I would think that today if the name Filene’s comes up, most people would think of the famous Filene’s Basement. Started in 1909, it was not the first bargain basement (that honor goes to Marshall Field in Chicago) but it did grow to become the most famous. It was probably the most lamented department when the store was closed in 2006 and 2007. Today there is an online Filene’s Basement, but we know that does not count.

But this catalog was not advertising wares from the basement. The dress or ensemble on the cover is not mentioned inside the catalog, but a very similar dress could be found in the women’s department on the fifth floor for $25. The inflation calculator prices that at $362 in 2019 dollars.

The catalog has twenty-two pages, and four of them are devoted to sweaters. This is 1926, so all the sweaters have a long, below the hip, slim line. Filene’s suggested layering the sweaters, much like French tennis star Suzanne Lenglen did. According to a question and answer page in the catalog, “Mlle. Lenglen this year often wears a sleeveless white dress, with three cardigans over it – the first of crepe de Chine, the second of Milanese silk, the third of light wool.”

The tennis dress on the left is made of silk, and is available in white as would be expected, but also in colors to wear off the court. I’d like one in larkspur. The dress on the right is described as being in the Vionnet style. This style is referenced elsewhere in the catalog, always when describing a square neck and a line of fagotting across the top of the bust.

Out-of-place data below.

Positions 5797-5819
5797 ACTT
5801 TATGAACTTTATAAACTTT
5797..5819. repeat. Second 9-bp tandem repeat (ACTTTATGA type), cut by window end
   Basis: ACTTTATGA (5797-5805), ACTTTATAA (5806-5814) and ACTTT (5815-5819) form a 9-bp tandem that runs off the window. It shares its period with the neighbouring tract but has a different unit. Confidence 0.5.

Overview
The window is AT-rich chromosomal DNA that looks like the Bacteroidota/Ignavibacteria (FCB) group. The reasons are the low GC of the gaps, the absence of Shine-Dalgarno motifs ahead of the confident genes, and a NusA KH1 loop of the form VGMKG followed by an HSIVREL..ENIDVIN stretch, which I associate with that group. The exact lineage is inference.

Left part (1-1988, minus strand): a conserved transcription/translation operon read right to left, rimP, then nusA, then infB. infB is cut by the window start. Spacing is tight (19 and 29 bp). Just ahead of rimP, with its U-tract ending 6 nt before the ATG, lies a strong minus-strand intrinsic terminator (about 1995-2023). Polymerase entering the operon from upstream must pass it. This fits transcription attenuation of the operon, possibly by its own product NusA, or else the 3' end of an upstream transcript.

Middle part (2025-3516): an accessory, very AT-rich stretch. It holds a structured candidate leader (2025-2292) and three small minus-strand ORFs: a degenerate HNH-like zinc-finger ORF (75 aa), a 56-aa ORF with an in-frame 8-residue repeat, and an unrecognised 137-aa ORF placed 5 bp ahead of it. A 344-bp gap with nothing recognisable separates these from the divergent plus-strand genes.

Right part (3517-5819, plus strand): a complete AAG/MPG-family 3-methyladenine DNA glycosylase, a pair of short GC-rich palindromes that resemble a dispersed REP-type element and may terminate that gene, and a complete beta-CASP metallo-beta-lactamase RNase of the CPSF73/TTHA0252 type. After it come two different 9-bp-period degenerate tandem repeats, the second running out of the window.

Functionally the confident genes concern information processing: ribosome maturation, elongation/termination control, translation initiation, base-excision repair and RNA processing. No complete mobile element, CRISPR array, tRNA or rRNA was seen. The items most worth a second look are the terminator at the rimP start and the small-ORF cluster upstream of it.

This golf dress was developed with advice from actual women golfers. I can’t see that the necktie helped with the golfer’s comfort though.

There’s that Vionnet-style bodice again. Elsewhere in the catalog, sweaters are described as being Chanel-style.

But to get the real French thing, one had to go to the more exclusive French Shop, which was located on the sixth floor in 1926. There one could have a French designer gown fitted to suit the buyer.

Like so many department stores across the US, Filene’s eventually fell victim to Federated and Macy’s. To make it worse, the old Filene’s store was not converted to a Macy’s store as happened in so many other cities. Instead, the interior of Filene’s was gutted as only the exterior was protected under its historical classification. Today, much of the building is home to Irish fast fashion retailer Primark.

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Award Sweaters from Octonek, 1946

I just received this catalog from a company of which I’d never heard, the Octonek Knitting Company of Seattle. It was a gift, and a very welcome one! My thanks to Mary of @pdxsquared. A friend of hers was cleaning out her mother’s things when this was found, and they just wanted it to go to a good home. And it did.

I have been able to find a little information about Octonek. It was founded in 1913 by J.H. and Theresa Breece. In a 1915 business register their products listed were wool knit items, including  sweaters, cardigans, golf vests, and hosiery.  A 1935 advertisement in a hiking club publication  listed “Knitted suits and dresses, sweaters, wool socks, mittens, caps for skiers, caps, and gloves”. The last print reference I located was in a 1950 Seattle University Spectator newsletter, in which bathing suits were also advertised.

There was a little about the company inside the catalog. Most surprising was that Octonek would make a sweater to order, made to the customer’s measurements. This would be very useful for very short or very tall or very large persons who could not find knits to fit.

We also get a glimpse into the factory, which I love seeing.

Again, we can see Octonek’s willingness to tailor their product to the buyer’s specifications.